Diane Ravitch was in Wisconsin last week, before all the trouble started with throngs of workers marching and the Democrats going into hiding. Ravitch spoke about why the current direction of our federal school reform movement is endangering education. From In These Times:
President Barack Obama and Education Secretary Arne Duncan have formed an alliance with billionaire “school reformers” whose agenda is to downgrade U.S. public education and blame its shortcomings on “bad teachers,” warns educational historian Diane Ravitch.
Ravitch spoke Thursday night before a crowd of more than 1,000 education professors, students, public school teachers, and community activists at the University of Wisconsin.
“These corporate reformers are pursuing a strategy based on ideology, not on evidence,” she charged. “It is demoralizing teachers and setting up public schools to be de-legitimized, as they are called upon to meet impossible goals. This is not an improvement strategy, it is a privatization strategy.”
Ravitch was a former supporter of charter schools and school choice, back when she was the Secretary of Education for the elder President George Bush. Now she is coming out powerfully to question whether these reforms have served education well, and her conclusion is that they haven’t. I think it’s important to listen to her because she has a lot of wisdom and experience, and could help us to not go any further down the road toward fruitless reforms.
On a related note, it’s important to look with skepticism on the claim that our education system has gotten worse over the past 50 years. There is not a lot of clear evidence to support this claim. In fact, there is evidence to show that though we have always been mediocre compared to other countries, we have improved in the past few decades. From Jay Mathews at the Washington Post:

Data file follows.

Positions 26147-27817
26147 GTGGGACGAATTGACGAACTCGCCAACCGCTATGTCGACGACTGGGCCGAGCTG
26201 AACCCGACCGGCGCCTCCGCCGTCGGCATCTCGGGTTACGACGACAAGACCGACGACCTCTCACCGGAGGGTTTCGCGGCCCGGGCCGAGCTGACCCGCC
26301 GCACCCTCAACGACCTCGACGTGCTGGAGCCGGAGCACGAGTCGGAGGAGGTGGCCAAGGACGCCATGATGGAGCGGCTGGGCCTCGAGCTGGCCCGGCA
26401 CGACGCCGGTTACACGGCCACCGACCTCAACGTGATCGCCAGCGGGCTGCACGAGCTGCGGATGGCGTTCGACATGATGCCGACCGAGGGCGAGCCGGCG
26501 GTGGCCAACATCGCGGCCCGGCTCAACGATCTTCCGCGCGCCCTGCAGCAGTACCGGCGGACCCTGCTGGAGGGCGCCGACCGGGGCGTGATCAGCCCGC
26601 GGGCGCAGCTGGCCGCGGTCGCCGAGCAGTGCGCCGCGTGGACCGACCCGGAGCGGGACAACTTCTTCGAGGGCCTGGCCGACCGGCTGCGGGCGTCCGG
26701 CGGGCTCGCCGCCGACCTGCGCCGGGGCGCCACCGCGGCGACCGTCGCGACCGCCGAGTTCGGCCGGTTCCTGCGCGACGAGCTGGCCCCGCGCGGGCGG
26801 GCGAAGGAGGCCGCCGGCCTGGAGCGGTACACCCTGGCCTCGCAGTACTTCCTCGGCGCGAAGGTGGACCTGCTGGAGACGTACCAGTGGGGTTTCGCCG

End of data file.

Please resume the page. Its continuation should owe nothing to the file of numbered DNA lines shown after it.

“U.S. students, who once led the world, currently rank 21st in the world in science and 25th in math,” Newsweek reported in September. I hear that a lot. Politicians and business leaders often bemoan the decline of American education compared to the rest of the world. We are doomed, they say, unless we [fill in here the latest plan to save the country.]
So I was surprised to find, in the latest report by the wonderfully contrarian Brookings Institution scholar Tom Loveless, that the notion of America on the downward track is a myth. The data show that we have been mediocre all along, as far back as 1964. If anything, we have lately been showing some signs of improvement.
Loveless, senior fellow at the Brown Center on Education Policy at Brookings, says in his annual report on American Education:
“The United States never led the world. It was never number one and has never been close to number one on international math tests. Or on science tests, for that matter. It is more accurate to say that the United States has always trailed the world on math tests.”
Among the comments on the latest results of the Programme for International Student Assessment (PISA) in December, which showed some U.S. gains, was this from Bob Wise, president of the Alliance for Excellent Education and former governor of West Virginia: “The good news is that the free-fall seems to have stopped–and it was a free-fall for a while.”
Loveless says no. “There was no sharp decline–in either the short or long run,” he says. “The U.S. performance on PISA has been flat to slightly up since the test’s inception, and it has improved on TIMSS [the Third International Mathematics and Science Study, another major series of tests] since 1995.”
This is not exactly good news, but context is important. If we have managed to be the world’s most powerful country, politically, economically and militarily, for the last 47 years despite our less than impressive math and science scores, maybe that flaw is not as important as film documentaries and political party platforms claim. And if, after so many decades of being shown up by much of the rest of the developed world, we are improving, it might be time to be more supportive of what we already doing to fix our schools.